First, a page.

It’d be fair to say that while Apple’s wearable OS has always been a part of proceedings since its arrival, it’s perhaps not always had a lot to shout about. This time around, however, it may be watchOS’ time to shine, with rumors suggesting a sizeable update to core features like the Home Screen.
Here’s everything we want to see from watchOS 10, as well as something Apple can fix this time around.
Improved workout metrics for the gym
Last year’s watchOS update, watchOS 9, worked wonders for running, adding a variety of new metrics and a much more customizable workout app display. Additions like stride length and ground contact time are ideal for keen runners, and we think it’s time to roll it out to the rest of the available exercises.
We’ve already written at length about the challenge of offering similar metrics for gym-based workouts, but with so many excellent third-party options, it feels like a big miss. Even if Apple was able to somehow tie reps and sets into Apple Fitness Plus, it’d be something other than the standard calories burned, heart rate, and workout duration we have now.
Some idea of how much recovery our bodies need would also be great - if I complete my daily move goal ten times over in a particularly strenuous day, I shouldn’t need to
A widget overhaul
Widgets, also known as Complications, have been at the core of the Apple Watch since its inception. While the device has moved away from Glances (an all-screen widget that users could swipe through), it sounds like Apple may be looking to move back to something a little similar in watchOS 10.
Reports suggest that the entire UI will be based on revised widgets, instead of opening apps one by one. So instead of hopping into Calendar, then Messages, then, say, your task manager of choice, you may just be able to flick between each without truly “opening” any of them.
It’s a little tricky to imagine (perhaps because the app-based paradigm of the Apple Watch is so engrained) but we’re excited to find out more. The current complications system isn’t bad, but it does give apps fairly small areas to work within with some exceptions: how Apple will reconcile that with still offering a traditional “face” remains to be seen.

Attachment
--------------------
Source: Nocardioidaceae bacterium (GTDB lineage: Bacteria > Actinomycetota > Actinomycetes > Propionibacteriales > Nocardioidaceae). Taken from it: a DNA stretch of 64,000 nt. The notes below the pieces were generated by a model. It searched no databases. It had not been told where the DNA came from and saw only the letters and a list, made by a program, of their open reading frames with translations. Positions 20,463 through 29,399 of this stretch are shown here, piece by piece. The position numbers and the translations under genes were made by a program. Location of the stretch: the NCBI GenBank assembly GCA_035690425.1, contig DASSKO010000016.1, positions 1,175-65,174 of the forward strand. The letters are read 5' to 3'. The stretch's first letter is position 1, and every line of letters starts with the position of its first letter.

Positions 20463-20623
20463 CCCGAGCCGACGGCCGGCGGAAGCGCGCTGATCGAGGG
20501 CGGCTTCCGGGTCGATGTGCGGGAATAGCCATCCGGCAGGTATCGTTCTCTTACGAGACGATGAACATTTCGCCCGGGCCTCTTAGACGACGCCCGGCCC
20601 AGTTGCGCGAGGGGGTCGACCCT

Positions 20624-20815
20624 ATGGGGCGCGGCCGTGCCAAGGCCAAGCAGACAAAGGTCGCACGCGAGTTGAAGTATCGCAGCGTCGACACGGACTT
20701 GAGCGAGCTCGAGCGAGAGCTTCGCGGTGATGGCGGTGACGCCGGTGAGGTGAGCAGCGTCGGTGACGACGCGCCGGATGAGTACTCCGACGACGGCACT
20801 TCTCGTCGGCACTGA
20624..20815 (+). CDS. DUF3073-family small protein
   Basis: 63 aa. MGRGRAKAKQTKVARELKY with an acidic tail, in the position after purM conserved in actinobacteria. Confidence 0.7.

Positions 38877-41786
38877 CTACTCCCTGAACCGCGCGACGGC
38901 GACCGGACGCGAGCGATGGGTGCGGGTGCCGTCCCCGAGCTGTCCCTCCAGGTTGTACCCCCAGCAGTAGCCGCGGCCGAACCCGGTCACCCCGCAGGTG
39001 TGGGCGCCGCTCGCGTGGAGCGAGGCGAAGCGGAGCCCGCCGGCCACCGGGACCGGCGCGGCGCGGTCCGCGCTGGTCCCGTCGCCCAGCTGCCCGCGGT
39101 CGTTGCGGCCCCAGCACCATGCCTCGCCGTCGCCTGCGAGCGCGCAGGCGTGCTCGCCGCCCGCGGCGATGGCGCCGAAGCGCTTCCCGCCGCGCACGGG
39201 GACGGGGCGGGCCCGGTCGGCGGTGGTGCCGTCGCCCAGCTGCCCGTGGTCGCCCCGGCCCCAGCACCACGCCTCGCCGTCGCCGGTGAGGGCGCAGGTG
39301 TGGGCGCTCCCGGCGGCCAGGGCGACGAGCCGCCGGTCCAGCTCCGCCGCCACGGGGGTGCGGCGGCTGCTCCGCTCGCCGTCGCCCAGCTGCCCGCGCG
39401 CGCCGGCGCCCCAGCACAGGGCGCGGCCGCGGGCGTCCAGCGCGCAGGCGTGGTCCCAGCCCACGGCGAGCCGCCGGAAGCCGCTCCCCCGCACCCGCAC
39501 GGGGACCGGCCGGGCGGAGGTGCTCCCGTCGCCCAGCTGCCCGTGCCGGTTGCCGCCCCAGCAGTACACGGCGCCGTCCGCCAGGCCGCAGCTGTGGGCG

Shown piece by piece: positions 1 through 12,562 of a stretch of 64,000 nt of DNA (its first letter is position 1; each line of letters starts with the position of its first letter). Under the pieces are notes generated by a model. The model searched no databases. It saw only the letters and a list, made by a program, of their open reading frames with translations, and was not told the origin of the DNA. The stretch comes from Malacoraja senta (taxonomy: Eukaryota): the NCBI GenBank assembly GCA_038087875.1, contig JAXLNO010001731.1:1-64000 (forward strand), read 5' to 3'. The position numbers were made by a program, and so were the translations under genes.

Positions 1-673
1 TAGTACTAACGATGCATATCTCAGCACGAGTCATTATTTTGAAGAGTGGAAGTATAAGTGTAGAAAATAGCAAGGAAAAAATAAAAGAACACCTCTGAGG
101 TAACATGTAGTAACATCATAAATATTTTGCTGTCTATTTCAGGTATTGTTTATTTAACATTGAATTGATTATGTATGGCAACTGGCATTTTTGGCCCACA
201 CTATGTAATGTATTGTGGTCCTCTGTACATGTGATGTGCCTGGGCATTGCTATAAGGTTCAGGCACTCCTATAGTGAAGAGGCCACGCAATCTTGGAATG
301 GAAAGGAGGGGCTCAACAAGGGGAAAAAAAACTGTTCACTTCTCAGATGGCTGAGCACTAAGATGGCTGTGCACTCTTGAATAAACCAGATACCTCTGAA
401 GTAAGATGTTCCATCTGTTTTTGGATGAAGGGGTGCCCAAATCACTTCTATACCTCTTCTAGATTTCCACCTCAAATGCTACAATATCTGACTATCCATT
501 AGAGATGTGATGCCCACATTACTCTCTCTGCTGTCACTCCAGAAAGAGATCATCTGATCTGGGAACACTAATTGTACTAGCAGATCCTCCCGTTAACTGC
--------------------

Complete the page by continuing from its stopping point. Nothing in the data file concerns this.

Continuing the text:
An Apple Watch face gallery
When the Apple Watch debuted with customizable watch faces, it felt like a matter of months before we’d have a gallery to choose our favorites.
And yet, here we are in 2023, still restricted by presets with color variations. A whole cottage industry of watch face designers has sprung up, but Apple just seems insistent on avoiding it entirely.
That’s a shame because, with the strides made in Lock Screen customization on the iPhone, it feels like the Watch should be next - especially given its personal nature by virtue of the fact it’s strapped to your body.
Perhaps it’s an issue around policing what’s shared, but it feels like a big miss - here’s hoping for better in watchOS 10.
For a long time, I gave the Apple Watch a “pass” on sleep tracking for two reasons - it can do pretty much anything (so, therefore, it’s ok to not be great at any one thing), and the battery life never felt conducive to wearing for any longer than a full day before needing to charge overnight anyway.
With rapid charging (or the Apple Watch Ultra), that second point is moot, and while I’m happy to say sleep tracking is solid, it pales in comparison to options like Sleep++ from third-party developers.
For one thing, Apple is too rigid in its approach. You have to manually set your bedtime schedule, and there’s no accounting for the ad hoc naps I’m so fond of when I’ve got the house to myself. Let’s hope the Apple Watch starts to get wiser about sleep - because it’s much, much more expensive than options from the likes of Fitbit that do it much more consistently. Otherwise, it can't hope to conquer the Oura Ring, which is top of our list of the best sleep trackers.
It’s time to ditch the iPhone
Well, not entirely of course, and while the Apple Watch is firmly part of that “ecosystem” we’re always hearing (and writing) about, it needs to cut the apron strings from its overbearing parent.
With family setup, you can set up an Apple Watch for a family member or friend, which is ideal for those who have an iPhone-carrying relative. And yet, did you know there’s no Health app on the Apple Watch? It’s collecting health data, of course, but you’ll need to ask the aforementioned iPhone owner if you want to check for fitness or health trends.
It’s a strange system, and while Apple may want to keep itself as far from Android phone users as possible, many Pixel and Samsung owners have asked me if they should get an Apple Watch.
That’s because, in many ways, Apple is ahead of the pack - but it needs to open itself up to non-iPhone owners.
A decent start would be simply by letting users with one of the best iPad or Mac computers to set up their wearable, not just iPhone users. Here’s hoping for change in watchOS 10.